VetTrain 2012 Volunteer Information

VetTrain 2012 Background Information for Volunteers

Rabies is a major public health problem in India. Progress in rabies control in India has been slow and the need for action is compelling. Most animal bites in India (91.5%) are by dogs. A person is bitten every 2 seconds, and someone dies from rabies every 30 minutes. The annual number of person-days lost because of animal bites is 38 million, and the cost of post-bite treatment is about $25 million. (Sudarshan MK. Assessing burden of rabies in India. WHO sponsored national multi-centric rabies survey (May 2004). Assoc Prev Control Rabies India J 2004; 6:44-5.)

Control of rabies in the dog population is critical for controlling rabies in the human population, and requires considerably fewer resources than post-exposure prophylaxis following dog bites. The majority of all post-exposure prophylaxis expenditures are borne by patients who can least afford to pay. In India, patients pay for nearly half of the financial burden attributed to rabies (Ref: , WHO Technical Report Series 931 WHO EXPERT

ABC-AR (Animal Birth Control- Anti-Rabies) programs are being carried out throughout India as the legally prescribed method for dog population and rabies control, endorsed by W.H.O. However there is a lack of technically trained personnel available to deliver these programs. The Animal Welfare Board of India published Standard Operating Procedures for ABC-AR programs in 2009. Agencies carrying out ABC-AR programs are required to adhere to these SOP’s however there is currently no training being offered on this.

HAH traineesThe VBB VetTrain project was run by Vets Beyond Borders at the National Institute of Animal Welfare, Delhi in 2009. The training project  developed by VBB and accredited with AWBI, consisted of a high quality lecture component developed by VBB and practical training in surgery and humane handling. It was very successful and trained 180 graduates however it was found that due to regional language and cultural differences, travel costs and other issues, a better model is to establish regional training centres. VBB is committed to continuing to provide training to Indian personnel, in partnership with the Animal Welfare Board of India and other government and non-governmental agencies, in order to increase the capacity and standards of ABC-AR programs being carried out throughout India along the guidelines of the AWBI SOP’s. This is in keeping with VBB’s core goals of improving animal welfare and public health.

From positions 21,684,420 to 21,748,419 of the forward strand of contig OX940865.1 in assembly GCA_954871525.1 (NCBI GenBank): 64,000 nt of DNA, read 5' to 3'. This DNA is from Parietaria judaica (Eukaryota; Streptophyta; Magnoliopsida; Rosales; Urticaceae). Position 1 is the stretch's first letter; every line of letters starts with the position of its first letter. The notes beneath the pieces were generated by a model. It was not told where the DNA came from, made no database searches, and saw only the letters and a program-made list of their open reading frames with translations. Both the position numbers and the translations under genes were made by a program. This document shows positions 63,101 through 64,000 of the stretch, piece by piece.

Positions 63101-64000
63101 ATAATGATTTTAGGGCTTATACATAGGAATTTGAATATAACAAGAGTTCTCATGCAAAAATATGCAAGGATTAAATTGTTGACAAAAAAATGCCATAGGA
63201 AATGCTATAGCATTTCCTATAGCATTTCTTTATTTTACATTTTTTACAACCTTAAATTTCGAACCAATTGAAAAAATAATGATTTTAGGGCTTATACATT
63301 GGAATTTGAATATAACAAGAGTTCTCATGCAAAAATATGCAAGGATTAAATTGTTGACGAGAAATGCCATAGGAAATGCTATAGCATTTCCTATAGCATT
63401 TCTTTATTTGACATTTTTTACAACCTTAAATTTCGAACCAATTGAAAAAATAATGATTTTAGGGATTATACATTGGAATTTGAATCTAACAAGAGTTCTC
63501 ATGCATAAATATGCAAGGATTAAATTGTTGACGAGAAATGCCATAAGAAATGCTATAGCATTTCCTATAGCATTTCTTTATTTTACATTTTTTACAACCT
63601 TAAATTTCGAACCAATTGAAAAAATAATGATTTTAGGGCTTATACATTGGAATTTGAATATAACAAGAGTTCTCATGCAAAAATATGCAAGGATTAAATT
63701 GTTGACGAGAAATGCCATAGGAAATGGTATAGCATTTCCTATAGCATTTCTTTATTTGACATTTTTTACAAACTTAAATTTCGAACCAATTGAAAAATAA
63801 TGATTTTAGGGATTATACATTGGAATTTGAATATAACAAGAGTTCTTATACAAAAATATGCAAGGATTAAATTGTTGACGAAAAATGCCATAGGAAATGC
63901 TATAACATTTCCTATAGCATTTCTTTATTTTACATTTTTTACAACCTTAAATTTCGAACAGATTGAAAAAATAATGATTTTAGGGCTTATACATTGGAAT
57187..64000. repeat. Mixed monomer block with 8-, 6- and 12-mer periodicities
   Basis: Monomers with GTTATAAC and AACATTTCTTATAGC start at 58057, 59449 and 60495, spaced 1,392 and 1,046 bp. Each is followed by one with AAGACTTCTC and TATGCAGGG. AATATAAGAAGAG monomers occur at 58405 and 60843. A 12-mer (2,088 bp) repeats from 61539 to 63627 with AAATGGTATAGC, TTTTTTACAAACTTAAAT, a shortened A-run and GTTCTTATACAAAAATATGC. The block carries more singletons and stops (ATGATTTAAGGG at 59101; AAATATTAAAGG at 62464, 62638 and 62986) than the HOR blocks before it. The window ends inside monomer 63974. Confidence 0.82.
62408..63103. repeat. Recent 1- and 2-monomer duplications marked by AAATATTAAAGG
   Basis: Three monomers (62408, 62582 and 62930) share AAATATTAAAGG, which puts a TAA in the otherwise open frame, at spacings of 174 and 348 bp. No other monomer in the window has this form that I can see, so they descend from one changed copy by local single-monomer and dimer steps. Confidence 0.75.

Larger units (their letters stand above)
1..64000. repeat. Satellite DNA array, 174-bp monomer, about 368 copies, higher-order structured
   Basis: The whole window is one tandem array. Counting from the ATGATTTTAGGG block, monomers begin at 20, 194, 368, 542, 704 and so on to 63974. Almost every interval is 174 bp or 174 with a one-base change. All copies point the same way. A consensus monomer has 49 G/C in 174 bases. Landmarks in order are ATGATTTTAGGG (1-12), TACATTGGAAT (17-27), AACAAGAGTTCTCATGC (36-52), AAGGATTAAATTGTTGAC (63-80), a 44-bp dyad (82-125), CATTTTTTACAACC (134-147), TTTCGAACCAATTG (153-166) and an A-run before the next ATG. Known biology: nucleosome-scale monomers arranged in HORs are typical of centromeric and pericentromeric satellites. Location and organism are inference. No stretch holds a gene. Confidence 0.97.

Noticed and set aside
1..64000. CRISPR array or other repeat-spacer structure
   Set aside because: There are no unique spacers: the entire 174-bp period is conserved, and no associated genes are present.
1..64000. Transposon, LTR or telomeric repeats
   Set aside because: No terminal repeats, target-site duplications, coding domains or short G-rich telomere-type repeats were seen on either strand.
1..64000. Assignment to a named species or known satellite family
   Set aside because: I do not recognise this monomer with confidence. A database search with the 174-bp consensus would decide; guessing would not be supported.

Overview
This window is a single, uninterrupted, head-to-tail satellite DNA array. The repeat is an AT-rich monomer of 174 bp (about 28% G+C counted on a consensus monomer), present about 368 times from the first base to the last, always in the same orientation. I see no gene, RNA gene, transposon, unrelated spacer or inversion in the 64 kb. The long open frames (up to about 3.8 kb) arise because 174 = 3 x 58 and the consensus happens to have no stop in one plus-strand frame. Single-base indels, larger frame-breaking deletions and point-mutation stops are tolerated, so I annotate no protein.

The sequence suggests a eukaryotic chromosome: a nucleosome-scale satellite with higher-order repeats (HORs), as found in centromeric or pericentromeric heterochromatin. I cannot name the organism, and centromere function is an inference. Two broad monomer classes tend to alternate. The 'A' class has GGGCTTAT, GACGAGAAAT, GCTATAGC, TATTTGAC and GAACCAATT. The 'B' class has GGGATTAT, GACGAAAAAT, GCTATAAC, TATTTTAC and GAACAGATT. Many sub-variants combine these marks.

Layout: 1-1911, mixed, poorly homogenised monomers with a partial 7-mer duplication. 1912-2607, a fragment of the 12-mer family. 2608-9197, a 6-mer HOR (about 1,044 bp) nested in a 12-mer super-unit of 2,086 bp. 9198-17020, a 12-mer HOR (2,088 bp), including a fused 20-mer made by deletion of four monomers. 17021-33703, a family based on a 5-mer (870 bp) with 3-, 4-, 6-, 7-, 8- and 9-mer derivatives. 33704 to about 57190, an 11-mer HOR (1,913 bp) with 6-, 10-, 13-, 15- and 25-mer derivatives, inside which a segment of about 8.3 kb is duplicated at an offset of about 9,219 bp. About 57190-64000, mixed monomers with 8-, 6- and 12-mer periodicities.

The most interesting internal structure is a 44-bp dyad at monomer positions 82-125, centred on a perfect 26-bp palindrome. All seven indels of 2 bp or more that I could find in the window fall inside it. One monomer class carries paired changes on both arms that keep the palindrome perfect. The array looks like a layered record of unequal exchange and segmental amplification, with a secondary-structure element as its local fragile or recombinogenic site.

The program provides training to Indian veterinarians, veterinary assistants (paravets), animal handlers and program managers.  The vet/assistant course is a 14 day training course in basic surgery (asepsis, tissue handling, suture materials, desexing technique for flank and midline speys, anaesthesia, and associated skills needed by veterinary assistants to support a surgeon).  Formal lectures and training manuals have been prepared by VBB and accredited with the Animal Welfare Board of India.  University of Queensland is a collaborating partner.

Regional training centres are being developed in different parts of India to provide this training. The Sikkim Anti-Rabies and Animal Health Programme is to become the regional training centre for North/East India. A training centre was established at Jeevashram Animal Hospital in Delhi, and discussions are underway with Jaipur Veterinary Training Centre in Jaipur, Rajasthan. Further regional training centres will be established as sites become available.